By Samantha Pidde Herald Staff Writer
The Clinton Herald
---- — CLINTON — State Reps. Steve Olson, R-DeWitt, and Mary Wolfe, D-Clinton said legislators are waiting for Iowa Gov. Terry Branstad to show his support before voting on an increase in the gas tax.
During a “meet and greet” between Olson, Wolfe and the Clinton County Board of Supervisors on Monday, the topic of the state’s current gas tax, which has not been increased since 1989, came up. While Supervisor Jill Davisson said the increase sits pretty favorably in both Houses, Olson pointed out there are still some who “sit on the sidelines and bash it.”
“The Governor is going to have to step forward and lean on the thing if we’re going to get it accomplished,” Olson said. “Unless the governor really comes out and says he’s going to sign on it and leans on it, I’m not sure it’s going to move forward.”
Wolfe said she does not know why the legislators do not pass the increase now and then leave it up to Branstad to do the right thing. Instead, she sees everyone waiting on the governor.
“It’s almost like a game of chicken where nobody wants to say yes first. Everyone wants to say yes all at once so there can’t be any finger pointing,” County Engineer Todd Kinney said. “So it starts becoming less about the issue and more about the politics.”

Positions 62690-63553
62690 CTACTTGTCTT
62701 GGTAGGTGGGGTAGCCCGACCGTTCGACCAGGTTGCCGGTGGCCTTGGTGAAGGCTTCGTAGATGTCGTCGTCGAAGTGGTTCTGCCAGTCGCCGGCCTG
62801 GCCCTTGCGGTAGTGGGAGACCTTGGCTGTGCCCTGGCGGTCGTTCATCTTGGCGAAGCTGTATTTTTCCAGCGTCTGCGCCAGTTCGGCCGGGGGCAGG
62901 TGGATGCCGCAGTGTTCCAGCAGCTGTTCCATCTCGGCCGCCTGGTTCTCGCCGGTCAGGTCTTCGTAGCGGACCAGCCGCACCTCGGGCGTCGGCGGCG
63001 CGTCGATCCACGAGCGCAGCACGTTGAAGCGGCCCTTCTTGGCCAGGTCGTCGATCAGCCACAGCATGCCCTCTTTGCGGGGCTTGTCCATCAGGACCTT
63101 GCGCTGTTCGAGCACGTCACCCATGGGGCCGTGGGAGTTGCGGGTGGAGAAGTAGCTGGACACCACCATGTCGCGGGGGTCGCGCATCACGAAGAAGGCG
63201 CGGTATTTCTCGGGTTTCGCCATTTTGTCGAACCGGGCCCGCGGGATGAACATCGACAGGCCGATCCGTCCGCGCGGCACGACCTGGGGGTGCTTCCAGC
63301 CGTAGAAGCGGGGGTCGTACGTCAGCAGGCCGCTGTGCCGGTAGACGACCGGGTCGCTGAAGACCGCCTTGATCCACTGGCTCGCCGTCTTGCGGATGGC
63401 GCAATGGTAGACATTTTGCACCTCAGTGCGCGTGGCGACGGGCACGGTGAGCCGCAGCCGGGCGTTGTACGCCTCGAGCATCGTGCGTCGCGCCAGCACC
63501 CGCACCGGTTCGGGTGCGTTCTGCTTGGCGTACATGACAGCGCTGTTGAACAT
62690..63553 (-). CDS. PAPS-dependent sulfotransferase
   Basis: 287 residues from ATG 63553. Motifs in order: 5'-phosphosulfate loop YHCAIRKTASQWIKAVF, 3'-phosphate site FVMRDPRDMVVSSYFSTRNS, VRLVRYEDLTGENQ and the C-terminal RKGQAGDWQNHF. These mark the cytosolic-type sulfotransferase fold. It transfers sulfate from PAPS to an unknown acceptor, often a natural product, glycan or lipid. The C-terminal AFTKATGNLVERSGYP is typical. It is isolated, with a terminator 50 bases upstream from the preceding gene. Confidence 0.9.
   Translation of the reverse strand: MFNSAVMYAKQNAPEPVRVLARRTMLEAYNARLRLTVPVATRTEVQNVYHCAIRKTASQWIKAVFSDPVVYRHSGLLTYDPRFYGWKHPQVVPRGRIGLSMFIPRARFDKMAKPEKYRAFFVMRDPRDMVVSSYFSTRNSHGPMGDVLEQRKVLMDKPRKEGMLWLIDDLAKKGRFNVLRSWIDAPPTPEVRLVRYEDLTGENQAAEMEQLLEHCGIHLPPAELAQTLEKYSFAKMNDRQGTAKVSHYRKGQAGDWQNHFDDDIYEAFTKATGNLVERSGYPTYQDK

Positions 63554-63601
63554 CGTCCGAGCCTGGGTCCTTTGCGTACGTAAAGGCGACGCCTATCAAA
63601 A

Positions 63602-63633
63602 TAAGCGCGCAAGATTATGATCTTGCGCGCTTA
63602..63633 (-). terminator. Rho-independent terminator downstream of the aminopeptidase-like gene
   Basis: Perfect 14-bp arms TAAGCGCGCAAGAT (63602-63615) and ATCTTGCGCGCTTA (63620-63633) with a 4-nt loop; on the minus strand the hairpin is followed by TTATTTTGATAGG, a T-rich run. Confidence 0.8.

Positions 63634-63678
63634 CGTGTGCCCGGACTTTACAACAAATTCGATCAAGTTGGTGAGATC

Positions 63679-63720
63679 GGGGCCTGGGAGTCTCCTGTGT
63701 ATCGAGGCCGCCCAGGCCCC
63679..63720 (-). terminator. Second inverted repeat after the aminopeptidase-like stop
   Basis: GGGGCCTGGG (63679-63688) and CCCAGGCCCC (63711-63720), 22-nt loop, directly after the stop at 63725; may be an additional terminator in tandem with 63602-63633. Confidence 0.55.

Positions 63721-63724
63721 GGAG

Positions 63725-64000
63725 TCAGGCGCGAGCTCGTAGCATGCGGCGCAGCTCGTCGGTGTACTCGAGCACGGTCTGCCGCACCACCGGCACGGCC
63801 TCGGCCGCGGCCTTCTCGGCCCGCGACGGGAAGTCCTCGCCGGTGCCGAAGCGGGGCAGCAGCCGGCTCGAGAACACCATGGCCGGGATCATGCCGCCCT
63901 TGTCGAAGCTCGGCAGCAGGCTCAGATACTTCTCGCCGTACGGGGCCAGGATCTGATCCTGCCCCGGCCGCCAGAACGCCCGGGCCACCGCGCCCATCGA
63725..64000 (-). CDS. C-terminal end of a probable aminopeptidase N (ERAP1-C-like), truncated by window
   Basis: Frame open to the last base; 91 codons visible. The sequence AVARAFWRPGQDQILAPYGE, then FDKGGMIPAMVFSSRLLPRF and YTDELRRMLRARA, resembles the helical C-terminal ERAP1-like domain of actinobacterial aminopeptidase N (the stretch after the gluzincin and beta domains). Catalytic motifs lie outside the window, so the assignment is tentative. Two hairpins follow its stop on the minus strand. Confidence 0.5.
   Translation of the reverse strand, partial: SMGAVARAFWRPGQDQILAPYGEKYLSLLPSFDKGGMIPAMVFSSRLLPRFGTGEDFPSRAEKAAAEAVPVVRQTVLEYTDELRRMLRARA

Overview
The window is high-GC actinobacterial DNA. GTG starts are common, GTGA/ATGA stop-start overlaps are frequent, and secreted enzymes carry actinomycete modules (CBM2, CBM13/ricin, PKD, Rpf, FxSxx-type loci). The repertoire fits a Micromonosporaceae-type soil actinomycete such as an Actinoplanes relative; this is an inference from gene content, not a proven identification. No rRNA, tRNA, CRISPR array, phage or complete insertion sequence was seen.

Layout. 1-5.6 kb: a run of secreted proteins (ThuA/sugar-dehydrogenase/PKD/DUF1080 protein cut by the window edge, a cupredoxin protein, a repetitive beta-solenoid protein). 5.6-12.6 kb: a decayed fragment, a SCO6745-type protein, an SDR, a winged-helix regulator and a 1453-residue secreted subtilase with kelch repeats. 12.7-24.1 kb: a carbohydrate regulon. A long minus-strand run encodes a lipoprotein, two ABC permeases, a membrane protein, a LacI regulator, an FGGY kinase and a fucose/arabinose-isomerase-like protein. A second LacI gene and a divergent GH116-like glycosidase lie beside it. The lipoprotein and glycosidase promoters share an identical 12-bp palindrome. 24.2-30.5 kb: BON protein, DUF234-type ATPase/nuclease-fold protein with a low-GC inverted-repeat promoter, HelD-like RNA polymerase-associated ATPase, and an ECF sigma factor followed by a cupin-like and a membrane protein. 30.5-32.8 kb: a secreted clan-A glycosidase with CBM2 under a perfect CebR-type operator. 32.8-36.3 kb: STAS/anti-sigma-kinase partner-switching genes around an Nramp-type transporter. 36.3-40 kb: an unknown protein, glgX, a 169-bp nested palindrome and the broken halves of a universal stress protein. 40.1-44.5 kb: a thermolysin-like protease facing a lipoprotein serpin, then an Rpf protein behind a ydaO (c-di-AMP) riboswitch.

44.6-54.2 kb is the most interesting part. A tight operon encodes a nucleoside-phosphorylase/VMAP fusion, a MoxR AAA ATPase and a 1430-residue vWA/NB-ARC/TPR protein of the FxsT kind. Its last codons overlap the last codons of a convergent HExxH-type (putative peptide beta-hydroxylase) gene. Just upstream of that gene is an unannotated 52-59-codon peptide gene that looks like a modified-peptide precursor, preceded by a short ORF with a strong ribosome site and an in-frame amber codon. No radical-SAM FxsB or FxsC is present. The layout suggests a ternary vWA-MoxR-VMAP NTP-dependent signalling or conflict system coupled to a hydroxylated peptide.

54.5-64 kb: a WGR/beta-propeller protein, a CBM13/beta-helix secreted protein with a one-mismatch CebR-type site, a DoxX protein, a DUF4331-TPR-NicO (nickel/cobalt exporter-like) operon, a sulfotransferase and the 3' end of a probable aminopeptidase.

Wolfe added that another problem is some politicians pledge to never raise taxes. She said this type of blanket statement gets in the way of progress. Kinney suggested that maybe it should become a negative campaign against those who do vote against raising the gas tax.
“The gas tax, I think, is still the the right way to do it. It’s a user fee,” Kinney said.
Olson agreed the gas tax is still the simplest way to generate funds for road projects, with the user paying. However, he said a lot of resistance can come from those who do not drive much.
“Technically you don’t have to pay if you don’t want to. You just can’t drive on the road,” Kinney said.
The motor fuel tax is used to help fund road construction. Kinney said that instead of asking legislators if they want to raise the gas tax, which he expects will get a “no”, they should ask if they agree in maintaining the current level of service for roadways.
“It’’s either you fund what we have and the level of services that we have or you’re choosing not to, so we’ll reduce the level of services and the system sucks,” Kinney said. “You’re talking about closing roads, closing bridges.”
He added that until legislators are given that question and choice, the easy out is to say they do not want to raise taxes. Kinney said taxpayers and legislators might not think about the fact that not supporting the tax increase can lead to the reduction of road services.